What Would You Do In This Situation?

james 14james 14 Posts: 3,001 Moderator
A few days ago I was working down a dim road with about 30 min left just trying to get a last minute tom to fire off before 1pm. The roads runs into the main road (which is still closed to vehicles but it's WIDE) and as I got there I peak down the road to see a mature tom walking away in the middle of the road about 200 yards away. I hit a few cuts and he looks up but continues to walk away. I hit a yelp and he starts walking away faster.

I had no chance to loop around him at this point so I let him get out of sight and I walked the other way up the main road back to the truck. Turns out I was just a little too late crossing his path because I could see where he had been strutting in the middle of the road under and oak tree.

My question is what would you do if you came up to a main road and saw a bird walking away from you? I might could've crawled a hen decoy out...or a fan if I had one. I should've known better than to yelp. I would've been curious to see his reaction to a gobble but I didn't think of that until it was too late. My experience with birds doing this is that they don't want to come to a call and they're hoping to walk up on a hen instead.

Replies

  • micci_manmicci_man Somewhere in FLPosts: 13,490 AG
    I would have called to him. What else? Never know. I called in two gobblers yesterday at 4p. The one that got to 35 was a young bird. He got a pass. The one that was at 50 was the boss. They didn't see what they liked and turned the other way. Gobbling the entire way off. I shook my head. I actually tried to get in front of them with no success.
    Common Sense can't be bought, taught or gifted, yet it is one of the few things in life that is free, and most refuse to even attempt to possess it. - Miguel Cervantes
  • james 14james 14 Posts: 3,001 Moderator
    If he hadn't started moving away quicker I could've dropped my gear and sprinted through the woods to cut him off. I almost tried anyway but I would've needed to cover about a mile to get far enough due to where he was by that point. If it wasn't 12:45 I might've tried it. I've killed a few this way and they may have been the most fun...more than any I've ever called.
  • shempshemp Posts: 571 Officer
    If he hadn't started moving away quicker I could've dropped my gear and sprinted through the woods to cut him off. I almost tried anyway but I would've needed to cover about a mile to get far enough due to where he was by that point. If it wasn't 12:45 I might've tried it. I've killed a few this way and they may have been the most fun...more than any I've ever called

    You just got unlucky on the time...you summed exactly what I would've done, time permitting
  • hunterjwhunterjw Posts: 404 Deckhand
    Considering the time frame until 1pm I would have also called hoping for a shot in the dark that he was fired up, alone and looking. Plenty of times a bird will take a 180 and come to you..If this was public land I probably would have done a few clucks and purrs and that is it. Pressured birds on public land typically run from calls in my experience. If he continued on his way and did not come in I would set up there the next day an hour earlier :USA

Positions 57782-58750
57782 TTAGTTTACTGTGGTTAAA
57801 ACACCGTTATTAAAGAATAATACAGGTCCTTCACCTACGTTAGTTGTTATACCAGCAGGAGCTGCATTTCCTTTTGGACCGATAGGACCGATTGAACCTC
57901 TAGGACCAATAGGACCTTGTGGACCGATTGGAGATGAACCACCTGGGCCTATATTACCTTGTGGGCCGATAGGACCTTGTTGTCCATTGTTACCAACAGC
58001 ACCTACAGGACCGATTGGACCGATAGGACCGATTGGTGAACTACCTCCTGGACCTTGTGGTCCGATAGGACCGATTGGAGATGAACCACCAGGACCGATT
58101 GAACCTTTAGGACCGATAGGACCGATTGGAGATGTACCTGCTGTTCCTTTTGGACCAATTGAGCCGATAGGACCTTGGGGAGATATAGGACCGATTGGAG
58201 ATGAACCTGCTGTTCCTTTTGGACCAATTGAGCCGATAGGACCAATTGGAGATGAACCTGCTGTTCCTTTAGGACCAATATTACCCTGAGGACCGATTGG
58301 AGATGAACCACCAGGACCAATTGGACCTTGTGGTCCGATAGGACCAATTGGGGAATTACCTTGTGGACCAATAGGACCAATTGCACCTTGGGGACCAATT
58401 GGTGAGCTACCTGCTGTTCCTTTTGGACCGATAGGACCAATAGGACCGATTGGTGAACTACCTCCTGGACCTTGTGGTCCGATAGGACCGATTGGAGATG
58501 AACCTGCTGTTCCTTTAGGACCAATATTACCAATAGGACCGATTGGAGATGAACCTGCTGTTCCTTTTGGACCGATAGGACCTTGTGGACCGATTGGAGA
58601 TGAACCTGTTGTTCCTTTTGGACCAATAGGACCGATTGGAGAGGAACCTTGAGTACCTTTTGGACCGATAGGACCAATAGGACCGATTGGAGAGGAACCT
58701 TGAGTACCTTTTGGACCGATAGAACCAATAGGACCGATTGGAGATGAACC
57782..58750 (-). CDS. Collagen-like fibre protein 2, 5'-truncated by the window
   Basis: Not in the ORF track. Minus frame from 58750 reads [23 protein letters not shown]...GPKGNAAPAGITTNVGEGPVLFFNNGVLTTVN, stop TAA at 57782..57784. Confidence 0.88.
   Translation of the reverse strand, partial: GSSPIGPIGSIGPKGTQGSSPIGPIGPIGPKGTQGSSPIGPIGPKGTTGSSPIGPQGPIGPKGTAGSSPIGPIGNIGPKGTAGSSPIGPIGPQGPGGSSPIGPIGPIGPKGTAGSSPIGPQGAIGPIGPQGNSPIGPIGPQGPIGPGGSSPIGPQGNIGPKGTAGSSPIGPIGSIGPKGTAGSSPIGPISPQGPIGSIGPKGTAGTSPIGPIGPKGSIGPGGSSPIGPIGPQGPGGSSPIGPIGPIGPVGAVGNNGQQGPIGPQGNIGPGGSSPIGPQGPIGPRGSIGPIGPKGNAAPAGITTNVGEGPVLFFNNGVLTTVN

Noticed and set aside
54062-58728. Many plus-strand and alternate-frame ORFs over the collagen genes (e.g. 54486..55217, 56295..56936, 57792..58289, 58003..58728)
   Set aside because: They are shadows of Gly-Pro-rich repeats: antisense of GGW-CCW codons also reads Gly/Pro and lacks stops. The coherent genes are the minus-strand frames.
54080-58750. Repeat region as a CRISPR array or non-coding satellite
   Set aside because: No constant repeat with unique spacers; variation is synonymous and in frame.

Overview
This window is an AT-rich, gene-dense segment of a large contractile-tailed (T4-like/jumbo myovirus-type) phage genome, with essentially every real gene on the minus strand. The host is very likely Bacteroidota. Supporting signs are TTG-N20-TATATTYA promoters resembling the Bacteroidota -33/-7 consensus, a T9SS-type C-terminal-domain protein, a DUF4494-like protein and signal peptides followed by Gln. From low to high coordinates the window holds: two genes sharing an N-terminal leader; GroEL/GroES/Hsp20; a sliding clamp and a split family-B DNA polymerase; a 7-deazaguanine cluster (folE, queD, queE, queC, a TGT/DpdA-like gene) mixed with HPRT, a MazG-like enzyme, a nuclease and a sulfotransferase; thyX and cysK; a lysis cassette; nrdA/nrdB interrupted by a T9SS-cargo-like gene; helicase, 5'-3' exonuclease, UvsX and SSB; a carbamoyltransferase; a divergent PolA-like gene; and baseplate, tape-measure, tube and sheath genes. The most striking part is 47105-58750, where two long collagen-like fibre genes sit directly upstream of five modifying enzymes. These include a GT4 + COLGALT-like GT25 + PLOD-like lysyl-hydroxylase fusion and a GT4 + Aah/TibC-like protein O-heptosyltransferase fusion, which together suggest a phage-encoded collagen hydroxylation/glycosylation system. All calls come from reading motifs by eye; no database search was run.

"He who hoots with the owls at night will not soar with the eagles at dawn"

  • awFSUducksawFSUducks Posts: 255 Officer
    I carry a gobble tube for that exact situation. A last ditch effort.
  • ShineShine Posts: 821 Officer
    james 14 wrote: »
    My question is what would you do if you came up to a main road and saw a bird walking away from you? .


    Not sure what to do, but I can tell you what I did. Had almost this exact situation. I moved thought the woods where he stepped in, but that did not produce results. Cutting an intercept through the brush for 200+ yards is harder then it looks. Played this over and over in my head for a couple of years now. By mid day, gobblers just seem to get less and less interested and the challenge goes way up in getting them to react to a call. Think about the fact that you don't hear hens much past first few hours of light.

    Probably no set strategy for something like this, but one technique I like for late day is to sit on the road and just let them walk by. Turkeys will walk roads looking for insects and its a good place to find them. No surprise you saw him where you did. If I had to do it all over, I would walk through the woods and cut the distance in half. Sit 20 yards off the road in good cover. If I called at all, it would be only purrs -- more common to mid day activity. I find after about 10:00 am, it gets real hard to get a bird to react to a call. But, it happens. Aggressive calling rarely works unless they are right in the heat peak breading and competition. If I see or hear hens being aggressive -- then I may consider aggressively calling. Late day, I often hunt turkeys like a deer -- look for places you know they go, sit and wait them out. Turkeys walk around all day and cover a lot o ground. And then, there is always tomorrow.

    http://wildturkeyzone.com/hunting/cluck%20n%20purr.wav
Sign In or Register to comment.